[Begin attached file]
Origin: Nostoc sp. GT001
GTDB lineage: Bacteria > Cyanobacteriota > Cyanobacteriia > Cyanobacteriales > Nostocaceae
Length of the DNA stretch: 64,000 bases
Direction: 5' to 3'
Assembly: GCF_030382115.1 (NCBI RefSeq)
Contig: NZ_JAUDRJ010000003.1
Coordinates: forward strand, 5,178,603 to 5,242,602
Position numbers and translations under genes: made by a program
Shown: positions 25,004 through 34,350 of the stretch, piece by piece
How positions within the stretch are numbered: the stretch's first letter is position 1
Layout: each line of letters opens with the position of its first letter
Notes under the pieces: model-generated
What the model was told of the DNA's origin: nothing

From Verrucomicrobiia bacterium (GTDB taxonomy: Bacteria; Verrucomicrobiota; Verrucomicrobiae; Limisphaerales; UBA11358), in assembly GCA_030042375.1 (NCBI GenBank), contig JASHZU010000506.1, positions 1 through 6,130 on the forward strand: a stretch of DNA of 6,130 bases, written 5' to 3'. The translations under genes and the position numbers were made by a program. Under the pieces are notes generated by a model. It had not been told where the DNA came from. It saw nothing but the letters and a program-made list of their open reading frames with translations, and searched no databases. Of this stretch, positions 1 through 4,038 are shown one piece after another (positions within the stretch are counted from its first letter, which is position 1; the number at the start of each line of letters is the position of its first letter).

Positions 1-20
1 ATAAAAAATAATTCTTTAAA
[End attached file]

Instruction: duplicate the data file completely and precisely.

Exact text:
Origin: Nostoc sp. GT001
GTDB lineage: Bacteria > Cyanobacteriota > Cyanobacteriia > Cyanobacteriales > Nostocaceae
Length of the DNA stretch: 64,000 bases
Direction: 5' to 3'
Assembly: GCF_030382115.1 (NCBI RefSeq)
Contig: NZ_JAUDRJ010000003.1
Coordinates: forward strand, 5,178,603 to 5,242,602
Position numbers and translations under genes: made by a program
Shown: positions 25,004 through 34,350 of the stretch, piece by piece
How positions within the stretch are numbered: the stretch's first letter is position 1
Layout: each line of letters opens with the position of its first letter
Notes under the pieces: model-generated
What the model was told of the DNA's origin: nothing

From Verrucomicrobiia bacterium (GTDB taxonomy: Bacteria; Verrucomicrobiota; Verrucomicrobiae; Limisphaerales; UBA11358), in assembly GCA_030042375.1 (NCBI GenBank), contig JASHZU010000506.1, positions 1 through 6,130 on the forward strand: a stretch of DNA of 6,130 bases, written 5' to 3'. The translations under genes and the position numbers were made by a program. Under the pieces are notes generated by a model. It had not been told where the DNA came from. It saw nothing but the letters and a program-made list of their open reading frames with translations, and searched no databases. Of this stretch, positions 1 through 4,038 are shown one piece after another (positions within the stretch are counted from its first letter, which is position 1; the number at the start of each line of letters is the position of its first letter).

Positions 1-20
1 ATAAAAAATAATTCTTTAAA